The condition can result in discomfort and sometimes blurred vision. When you have dried eyes, you can have difficulty opening your eyes. The pain can go from being gritty to being sensitive.
Possible visual impairment
Although unlikely, you can get visually impaired if you leave drywall dust infection and injury untreated in the cornea. This part protects the eye and helps focus sight on the light. But when this part suffers an abrasion, it can get an infection that worsens.
Symptoms of Drywall Dust in the Eyes
In some cases, you may not even feel anything because the dust is so fine. If you have been working with drywall, you do not have to wait for symptoms. Clean it at once.
Here are the symptoms to not ignore:
- Burning sensation
- Blurred Vision
- Light sensitivity
At this point, you might be experiencing corneal abrasion. The first thing to do is clean your eyes and hydrate it. After this, seek medical help.
How to Clean Drywall Dust in Your Eyes Safely and Fast?
Leaving drywall dust in the eye can cause corneal abrasion, conjunctivitis, or cornea ulcer. For this reason, you need to clean it after exposure or after you handle drywall at work.
Flush your eyes
There are different ways to flush your eyes. By letting water naturally remove the drywall dust in your eyes, you are removing it safely. However, it can be challenging since you will need to open your eyes most of the time. In general, flush your eyes within 15 minutes and make sure you have clean hands.
- Method 1 Use the shower
In this method, you will let the water in the shower run into your eyes. Stand under the shower and let warm water run down your forehead until it reaches your eyes. With minimal settings, let the water flow and keep your eyes open the whole time if you can. Do this for about fifteen minutes at the least. Avoid tilting your head.
- Method 2 Flush it with running water.
Bend your head into the sink and let water from the faucet run into your face. Keep your eyes open under the running water as much as you can. You can do this by tilting your head lightly and as long as your eyes can hold onto the running water. Or, you can stop a few times when you need to, then let it run again on the water.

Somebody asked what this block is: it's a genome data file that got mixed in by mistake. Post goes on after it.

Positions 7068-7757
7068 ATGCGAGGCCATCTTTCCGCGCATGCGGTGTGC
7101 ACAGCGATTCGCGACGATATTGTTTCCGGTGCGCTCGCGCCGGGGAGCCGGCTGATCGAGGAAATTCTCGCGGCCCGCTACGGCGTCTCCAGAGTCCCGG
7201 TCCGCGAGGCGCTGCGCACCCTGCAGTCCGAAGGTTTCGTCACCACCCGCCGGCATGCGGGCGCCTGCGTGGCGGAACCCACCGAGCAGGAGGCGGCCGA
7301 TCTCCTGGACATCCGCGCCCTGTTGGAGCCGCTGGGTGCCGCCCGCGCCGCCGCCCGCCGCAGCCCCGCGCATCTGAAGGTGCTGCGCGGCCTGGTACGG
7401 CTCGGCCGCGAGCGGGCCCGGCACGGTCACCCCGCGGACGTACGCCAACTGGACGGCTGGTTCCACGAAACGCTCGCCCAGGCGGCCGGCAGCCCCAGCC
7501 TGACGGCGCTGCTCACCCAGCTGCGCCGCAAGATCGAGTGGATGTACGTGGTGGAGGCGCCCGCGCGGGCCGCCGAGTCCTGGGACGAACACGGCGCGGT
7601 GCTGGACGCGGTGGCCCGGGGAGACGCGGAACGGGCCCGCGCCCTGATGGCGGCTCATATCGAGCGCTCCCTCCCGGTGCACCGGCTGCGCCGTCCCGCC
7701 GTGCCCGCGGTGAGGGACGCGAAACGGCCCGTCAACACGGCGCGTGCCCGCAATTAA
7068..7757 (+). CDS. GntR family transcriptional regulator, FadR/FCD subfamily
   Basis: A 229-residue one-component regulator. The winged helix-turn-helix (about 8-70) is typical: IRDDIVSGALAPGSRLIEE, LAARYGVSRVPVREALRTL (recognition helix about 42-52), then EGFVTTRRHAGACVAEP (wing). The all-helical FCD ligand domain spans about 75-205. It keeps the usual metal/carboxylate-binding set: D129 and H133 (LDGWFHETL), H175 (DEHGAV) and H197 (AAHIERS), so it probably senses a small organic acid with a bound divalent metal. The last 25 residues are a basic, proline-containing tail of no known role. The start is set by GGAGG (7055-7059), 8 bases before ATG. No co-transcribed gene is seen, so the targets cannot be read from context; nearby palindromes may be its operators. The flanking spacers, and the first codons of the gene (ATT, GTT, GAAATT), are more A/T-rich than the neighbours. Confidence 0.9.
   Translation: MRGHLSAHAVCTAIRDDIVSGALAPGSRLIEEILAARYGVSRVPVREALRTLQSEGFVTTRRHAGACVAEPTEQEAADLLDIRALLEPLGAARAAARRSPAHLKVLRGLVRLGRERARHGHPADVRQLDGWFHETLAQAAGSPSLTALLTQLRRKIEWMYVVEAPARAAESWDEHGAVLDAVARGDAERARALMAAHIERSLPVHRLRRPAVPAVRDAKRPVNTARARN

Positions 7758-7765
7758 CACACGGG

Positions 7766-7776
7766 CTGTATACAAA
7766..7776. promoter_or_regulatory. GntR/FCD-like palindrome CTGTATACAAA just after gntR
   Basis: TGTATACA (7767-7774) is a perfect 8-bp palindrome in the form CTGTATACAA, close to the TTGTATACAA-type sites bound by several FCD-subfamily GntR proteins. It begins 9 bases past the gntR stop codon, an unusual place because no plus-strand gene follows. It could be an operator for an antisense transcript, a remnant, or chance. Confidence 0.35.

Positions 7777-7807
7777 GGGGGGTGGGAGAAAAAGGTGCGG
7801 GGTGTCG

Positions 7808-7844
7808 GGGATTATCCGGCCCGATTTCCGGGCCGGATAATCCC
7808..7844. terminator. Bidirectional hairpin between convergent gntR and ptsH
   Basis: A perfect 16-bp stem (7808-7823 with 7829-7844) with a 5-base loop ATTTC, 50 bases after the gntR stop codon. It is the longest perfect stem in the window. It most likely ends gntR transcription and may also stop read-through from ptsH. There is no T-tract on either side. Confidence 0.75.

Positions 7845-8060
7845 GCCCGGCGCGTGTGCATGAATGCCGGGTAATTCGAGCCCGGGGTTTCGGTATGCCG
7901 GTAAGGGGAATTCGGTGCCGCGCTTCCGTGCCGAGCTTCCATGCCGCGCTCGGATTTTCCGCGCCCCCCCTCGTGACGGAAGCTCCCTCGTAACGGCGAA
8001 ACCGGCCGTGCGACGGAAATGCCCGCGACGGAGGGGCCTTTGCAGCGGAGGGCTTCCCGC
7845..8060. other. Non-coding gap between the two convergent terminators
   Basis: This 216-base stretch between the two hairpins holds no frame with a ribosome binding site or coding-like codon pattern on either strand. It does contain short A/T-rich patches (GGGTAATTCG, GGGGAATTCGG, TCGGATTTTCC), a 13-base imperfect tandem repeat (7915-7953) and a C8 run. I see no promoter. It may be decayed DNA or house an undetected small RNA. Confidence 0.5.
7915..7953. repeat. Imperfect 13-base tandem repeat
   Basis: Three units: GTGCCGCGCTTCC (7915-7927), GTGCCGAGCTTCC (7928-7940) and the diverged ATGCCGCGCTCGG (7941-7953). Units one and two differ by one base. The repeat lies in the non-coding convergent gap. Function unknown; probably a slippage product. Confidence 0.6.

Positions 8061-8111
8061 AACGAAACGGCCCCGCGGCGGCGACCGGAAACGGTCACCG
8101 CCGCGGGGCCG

- Method 3 Use a container.
You can also use a clean container to pour water into the eyes. Just fill a pitcher with water, bend your head into a sink, and pour it in with your eyes open.
- Method 4 Use a pan.
A reliable way to flush dust from your eyes, fill a pan with warm water. Plunge your face into the pan while blinking.
You need to move your eyes to remove the drywall dust in your eyes. You can do this along flushing your eyes. First, lift your eyelids and try to move your eyeball around. Release your eyelids.
Another way you can release the drywall dust is to keep blinking. Move your eyes close and shut repeatedly to encourage tears to push the dust away from your eyes.
However, this method does not guarantee to remove drywall dust in the eyes.
Wipe with Washcloth
You can also try your luck by wiping your eyes with a washcloth. However, this does not guarantee the washcloth will remove all the drywall dust. To do this, you can use a warm washcloth to clean your eyes. Gently place it in your eyes to encourage tears to run down. The heat and washcloth moisture will push more tears so drywall dust will floor smoothly away from the eyes.
Use optical drops
Optical drops have added elements more than tears that help lubricate the eye surface. You can initially use over-the-counter cleansing and lubrication drops to help relieve your eyes’ burning sensation. It doesn’t need a prescription. Make sure your eyes are clean and put about two to three drops of the solution on each eye or as instructed on the label.
How to Avoid Getting Drywall Dust into the Eyes?
- Wear protective gear like dust, safety goggles, and safety overall.
- Lift one drywall panel at a time.
- Wear a mask when sanding.
- Use a sander dust collector.
- Consider wet sanding.
- Always clean your hands and wash your face after work.
- Keep your area well-ventilated.
In general, drywall dust should not harm your eyes. You can manage drywall dust with a few precautions, even if you must deal with it every day.
The material is safe, and much of its previous safety and hazard issues have been resolved with the Drywall Safety Act. You can also expect drywall manufacturers today to comply with the regulated silica content. So most of the drywall today is safe.
All you need to know are a few drywall dust flushing know-how to make your daily work with drywall safe.